I live in Pittsburgh, where there is a sizable Italian population and thus a sizable Roman Catholic population. Over the years, then, I’ve heard more than a little about Saint Joseph’s Day, a Catholic holiday celebrated annually the world over on March 19 and naturally quite a big deal in Italian-American communities.
Last year I was invited by chef Rizzi DeFabo to be a guest at his fourth-generation family restaurant, Rizzo’s Malabar Inn in Crabtree, Pennsylvania, an hour north of Pittsburgh, for its annual Saint Joseph’s Day feast. He promised a bread altar and a dish called Saint Joseph’s pants; whatever those were, I decided I had to see them. I recruited an Italian friend to go with me. On the way, she explained that although most people know Joseph as the husband of Mary and the acting father of Jesus, he is also the patron saint of carpenters, confectioners, laborers, the dying, families, social justice, fighters against communism, and the countries Peru and Canada. His feast day was first proclaimed in Sicily in the Middle Ages during a drought. The people prayed to Saint Joseph, and rain came; the Sicilians decided to celebrate the saint by preparing feasts in his honor. Because bread was a precious commodity, they showed their appreciation by constructing altars adorned with it in their homes and squares.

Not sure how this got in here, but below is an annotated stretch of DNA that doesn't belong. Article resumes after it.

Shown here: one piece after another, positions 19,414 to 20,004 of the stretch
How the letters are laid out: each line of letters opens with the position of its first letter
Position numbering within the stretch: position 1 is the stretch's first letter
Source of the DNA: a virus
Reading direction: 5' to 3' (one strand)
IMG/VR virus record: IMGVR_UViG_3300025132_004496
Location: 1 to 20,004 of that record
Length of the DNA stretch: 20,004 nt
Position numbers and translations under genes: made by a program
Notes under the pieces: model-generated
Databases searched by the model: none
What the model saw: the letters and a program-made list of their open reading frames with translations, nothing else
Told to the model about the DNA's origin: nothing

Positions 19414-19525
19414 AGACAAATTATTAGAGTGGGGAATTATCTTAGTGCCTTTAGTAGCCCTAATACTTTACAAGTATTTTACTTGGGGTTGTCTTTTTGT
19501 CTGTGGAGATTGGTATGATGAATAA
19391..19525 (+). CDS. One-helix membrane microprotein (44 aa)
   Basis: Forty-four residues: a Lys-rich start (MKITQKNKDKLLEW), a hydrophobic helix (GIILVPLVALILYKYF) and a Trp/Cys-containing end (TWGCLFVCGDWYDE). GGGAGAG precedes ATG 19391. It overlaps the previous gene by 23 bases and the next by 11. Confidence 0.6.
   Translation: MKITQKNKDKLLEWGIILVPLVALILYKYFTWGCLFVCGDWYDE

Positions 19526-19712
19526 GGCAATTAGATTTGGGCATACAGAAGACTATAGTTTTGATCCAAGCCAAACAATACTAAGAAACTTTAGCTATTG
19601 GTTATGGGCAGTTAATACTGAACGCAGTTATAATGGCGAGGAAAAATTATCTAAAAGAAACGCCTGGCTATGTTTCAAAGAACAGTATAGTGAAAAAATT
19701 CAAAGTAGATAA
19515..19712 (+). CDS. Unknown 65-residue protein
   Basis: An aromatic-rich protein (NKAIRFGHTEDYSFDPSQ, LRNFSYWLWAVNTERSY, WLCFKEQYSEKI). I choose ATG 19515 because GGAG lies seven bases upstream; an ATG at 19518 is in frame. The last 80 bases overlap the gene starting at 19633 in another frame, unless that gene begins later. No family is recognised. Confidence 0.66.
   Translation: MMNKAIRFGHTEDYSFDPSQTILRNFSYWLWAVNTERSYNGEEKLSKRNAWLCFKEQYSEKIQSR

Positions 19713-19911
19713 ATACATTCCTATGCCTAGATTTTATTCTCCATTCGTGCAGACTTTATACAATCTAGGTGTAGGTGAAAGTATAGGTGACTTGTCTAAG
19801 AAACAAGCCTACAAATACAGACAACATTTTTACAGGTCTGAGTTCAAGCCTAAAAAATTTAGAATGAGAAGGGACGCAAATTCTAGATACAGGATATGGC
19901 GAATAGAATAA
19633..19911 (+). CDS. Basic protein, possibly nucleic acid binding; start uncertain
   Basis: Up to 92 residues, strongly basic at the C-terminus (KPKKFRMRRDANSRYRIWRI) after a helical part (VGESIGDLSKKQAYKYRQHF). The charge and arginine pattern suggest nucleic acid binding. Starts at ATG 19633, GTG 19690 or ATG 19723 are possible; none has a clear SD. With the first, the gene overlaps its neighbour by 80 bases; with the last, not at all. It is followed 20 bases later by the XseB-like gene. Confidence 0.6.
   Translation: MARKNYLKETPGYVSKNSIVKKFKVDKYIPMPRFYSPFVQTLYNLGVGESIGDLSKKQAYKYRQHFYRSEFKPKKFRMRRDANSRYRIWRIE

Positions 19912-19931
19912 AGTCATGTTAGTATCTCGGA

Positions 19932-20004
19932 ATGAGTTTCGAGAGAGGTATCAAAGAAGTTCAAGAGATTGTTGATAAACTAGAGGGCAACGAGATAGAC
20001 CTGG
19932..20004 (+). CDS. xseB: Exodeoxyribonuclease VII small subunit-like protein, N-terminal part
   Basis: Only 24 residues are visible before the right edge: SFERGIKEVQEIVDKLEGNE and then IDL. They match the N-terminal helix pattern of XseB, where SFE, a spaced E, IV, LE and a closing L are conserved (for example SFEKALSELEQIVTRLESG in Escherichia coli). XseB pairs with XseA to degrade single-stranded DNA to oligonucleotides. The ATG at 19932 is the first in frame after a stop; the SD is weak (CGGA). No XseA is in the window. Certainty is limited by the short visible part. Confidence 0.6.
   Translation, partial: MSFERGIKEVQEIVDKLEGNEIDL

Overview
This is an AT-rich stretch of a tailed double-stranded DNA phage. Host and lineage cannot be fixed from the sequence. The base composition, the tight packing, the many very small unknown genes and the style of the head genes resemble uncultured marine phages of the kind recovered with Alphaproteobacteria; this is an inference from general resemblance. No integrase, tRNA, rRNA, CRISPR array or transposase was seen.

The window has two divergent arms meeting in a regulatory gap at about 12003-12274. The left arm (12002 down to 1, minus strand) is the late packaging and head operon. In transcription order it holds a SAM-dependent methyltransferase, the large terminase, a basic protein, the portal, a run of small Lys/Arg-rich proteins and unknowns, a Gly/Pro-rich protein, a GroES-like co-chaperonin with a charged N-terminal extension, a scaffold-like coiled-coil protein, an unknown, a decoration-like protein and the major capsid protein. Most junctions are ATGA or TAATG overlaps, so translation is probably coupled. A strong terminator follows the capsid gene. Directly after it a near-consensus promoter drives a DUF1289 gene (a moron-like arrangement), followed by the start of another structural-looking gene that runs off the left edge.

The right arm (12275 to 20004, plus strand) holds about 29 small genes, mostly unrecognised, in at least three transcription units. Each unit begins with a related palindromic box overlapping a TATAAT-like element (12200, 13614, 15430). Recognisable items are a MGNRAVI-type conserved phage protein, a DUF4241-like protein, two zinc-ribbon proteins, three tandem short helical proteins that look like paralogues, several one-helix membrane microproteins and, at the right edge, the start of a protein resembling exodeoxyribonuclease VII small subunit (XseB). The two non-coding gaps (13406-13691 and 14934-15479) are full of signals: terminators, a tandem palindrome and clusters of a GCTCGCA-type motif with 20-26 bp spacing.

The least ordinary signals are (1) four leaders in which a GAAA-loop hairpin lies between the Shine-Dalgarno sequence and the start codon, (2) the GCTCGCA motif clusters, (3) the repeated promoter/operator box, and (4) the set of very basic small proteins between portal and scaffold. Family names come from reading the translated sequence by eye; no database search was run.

When we arrived on time at the restaurant, the parking lot was already crowded. Chef DeFabo proudly led us to the altar, called la tavola di San Giuseppe (Saint Joseph’s table), and explained how he and his family had pitched in to build it. Draped in white linen, it looked like a wedding cake: three tiers of shelving, representing the Holy Trinity, held huge loaves of intricately formed and decorated breads shaped into traditional religious symbols—a shepherd’s staff, a crown of thorns, a chalice.
After admiring the altar, we sat down to eat. There were platters of smelts, calamari, and sweet banana peppers, dishes of baccala, and bowls of spaghetti with walnuts, raisins, and bread crumbs, the last said to symbolize the wood shavings from Saint Joseph’s carpentry shop. But the best part was the revelation of Saint Joseph’s pants—named for their supposed shape (called calzone, “pants”, in Italian, the same as the pizza parlor savory pie)—which turned out to be deep-fried sweet pastries filled with spiced and honey-sweetened mashed chickpeas. The DeFabos and their staff spend about two days frying more than 3,000 of them every year. “We don’t sell them. We give them away, because it’s the Saint Joseph’s Day custom to share with everybody,” DeFabo said.